University of Rhode Island  

Textiles, Fashion Merchandising and Design


TMD 402H - Globalization in the Textile and Apparel Complex

About Globalization

The textile and apparel complex became increasingly global as the twentieth century drew to a close, and the twenty-first century promises more of the same. Garments are often made in countries unheard of by many Americans. The U.S. consumes 20% of world fiber production, yet it constitutes only about 5% of its population. Many issues are involved in globalization, a few of which are discussed here. 

Globalization in business is in the news in some form or another on a daily basis. Information about the textile industry, U.S. and European imports, market quotas, and tariffs of different countries around the world makes headlines. Breaking news from Textile World, a leading industry publication, is on the web.   Out There News reports news from a different view. The voices of ordinary people affected by events from around the world are heard in their news reports, offering an alternative to world news.

Manufacturing in the U.S. is costly because of high wages and environmental regulations.  However, poor working conditions and minimal wages for labor in other countries have alarmed many Americans. Those concerned have recommended business ethics for the textile, clothing, and footwear industries, going so far as to list stores and brand names that participate in the “No Sweat” campaign, which takes a stand about the harsh conditions and unsafe use of sweatshops. 

Students have strong views on foreign sweatshops. Some have joined a Workers Rights Consortium, through which visits to foreign factories revealed harsh and unsafe working conditions.  Students boycott the brands made in these sweatshops, and workers at these companies have been on strike.  CorpWatch works towards democratic control over corporations by building grassroots globalization.  This is a diverse movement for human rights, labor rights, and environmental justice.  The International Forum on Globalization advocates equitable, democratic, and ecologically sustainable economics.  Public Citizen is a national non-profit public interest organization founded by Ralph Nader to represent consumer interests in Congress.  The Global Trade Watch may be the most relevant part of this organization, as it offers education to the public about the impact of international trade and economic globalization as well as information about how to take action and express one’s beliefs on issues. 

Since the events of September 11th, terrorism and its effects on the economy have been on the minds of many Americans.  Many Americans have opposing opinions about terrorism. Descriptive and accurate information and statistics help one base his or her own opinion, which is helpful when researching current issues in the media that are greatly affecting textile trade.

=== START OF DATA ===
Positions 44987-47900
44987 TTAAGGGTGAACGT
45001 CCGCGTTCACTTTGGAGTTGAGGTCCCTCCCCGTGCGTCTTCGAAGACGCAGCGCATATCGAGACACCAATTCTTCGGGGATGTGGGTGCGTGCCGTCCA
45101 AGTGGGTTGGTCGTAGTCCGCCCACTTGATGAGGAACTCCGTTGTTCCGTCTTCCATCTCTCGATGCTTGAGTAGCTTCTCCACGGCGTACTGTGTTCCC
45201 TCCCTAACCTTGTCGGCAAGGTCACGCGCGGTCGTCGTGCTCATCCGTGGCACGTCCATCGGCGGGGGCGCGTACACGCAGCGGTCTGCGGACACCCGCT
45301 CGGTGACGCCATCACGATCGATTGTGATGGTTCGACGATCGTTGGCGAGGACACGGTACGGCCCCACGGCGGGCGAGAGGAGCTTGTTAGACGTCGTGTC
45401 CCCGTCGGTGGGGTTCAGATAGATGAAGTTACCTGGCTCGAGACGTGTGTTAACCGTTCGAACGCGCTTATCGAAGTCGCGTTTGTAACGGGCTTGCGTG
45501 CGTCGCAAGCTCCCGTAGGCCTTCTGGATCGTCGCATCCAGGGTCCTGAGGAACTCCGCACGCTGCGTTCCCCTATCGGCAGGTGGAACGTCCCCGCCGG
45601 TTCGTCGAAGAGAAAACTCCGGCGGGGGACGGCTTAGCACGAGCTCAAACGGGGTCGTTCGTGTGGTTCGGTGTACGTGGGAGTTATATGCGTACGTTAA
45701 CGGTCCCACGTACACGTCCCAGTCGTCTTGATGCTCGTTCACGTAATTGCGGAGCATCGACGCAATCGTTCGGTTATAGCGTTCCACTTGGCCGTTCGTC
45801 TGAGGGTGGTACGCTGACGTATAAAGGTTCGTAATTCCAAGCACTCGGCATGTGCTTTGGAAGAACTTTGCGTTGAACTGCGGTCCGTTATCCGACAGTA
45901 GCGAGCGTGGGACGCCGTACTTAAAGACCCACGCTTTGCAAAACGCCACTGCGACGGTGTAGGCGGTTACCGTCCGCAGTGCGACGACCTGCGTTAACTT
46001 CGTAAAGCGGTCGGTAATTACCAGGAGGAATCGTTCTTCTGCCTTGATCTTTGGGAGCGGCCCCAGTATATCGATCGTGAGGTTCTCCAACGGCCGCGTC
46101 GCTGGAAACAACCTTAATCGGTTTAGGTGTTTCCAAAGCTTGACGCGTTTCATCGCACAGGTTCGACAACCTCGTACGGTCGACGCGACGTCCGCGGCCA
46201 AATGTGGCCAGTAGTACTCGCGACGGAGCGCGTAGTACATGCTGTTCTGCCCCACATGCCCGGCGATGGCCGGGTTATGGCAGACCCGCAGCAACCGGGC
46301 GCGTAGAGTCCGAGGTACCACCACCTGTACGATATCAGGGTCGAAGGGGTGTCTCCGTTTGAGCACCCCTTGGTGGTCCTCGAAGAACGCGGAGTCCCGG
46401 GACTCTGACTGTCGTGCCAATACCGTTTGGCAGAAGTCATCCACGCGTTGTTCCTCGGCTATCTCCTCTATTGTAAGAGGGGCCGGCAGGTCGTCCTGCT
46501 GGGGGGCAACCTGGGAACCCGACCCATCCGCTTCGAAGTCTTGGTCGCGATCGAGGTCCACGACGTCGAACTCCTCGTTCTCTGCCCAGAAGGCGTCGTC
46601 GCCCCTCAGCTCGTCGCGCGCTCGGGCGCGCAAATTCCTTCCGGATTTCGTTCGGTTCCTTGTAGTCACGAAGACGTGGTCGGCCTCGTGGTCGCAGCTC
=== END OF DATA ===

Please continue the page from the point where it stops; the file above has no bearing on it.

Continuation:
On the positive side, globalization has helped the textile and apparel industry, particularly in developing countries. Employment has risen in developing countries and impacted local economies.  Technology has made advancements in the textile and apparel industry, and has advanced the spread of globalization and sourcing with foreign countries.

When Americans donate clothing to the local thrift shop, some of them may end up in Africa, as textiles and apparel are considered “big business.”  Recycling on a global scale is a topic to consider. Detailed market analysis of the U.S. textile industry, the North American textile industry as a whole, and the textile industry in other areas of the world. 

The rules and regulations of textile trade can be found in various sites on the web.   European Union Textile Trade offers information pertaining to the rules of the textile trading industry in European countries.  The European Union details the rules they have implemented from the World Trade Organization.  The American Textile Manufacturers Institute site provides information on the rules and regulations of trading in different countries.  Economic and textile crisis information is available in great depth, as well.  Finally, an in-depth look at the trading relationship between two very powerful and high-trade countries, China and the U.S., makes it possible to view the exact rules and processes of the trading of textiles.

Evaluation of web sites to which this page is linked by Donna Duschene, Stephanie Magna, Sarah Pratt, and Meredith Russo.

         

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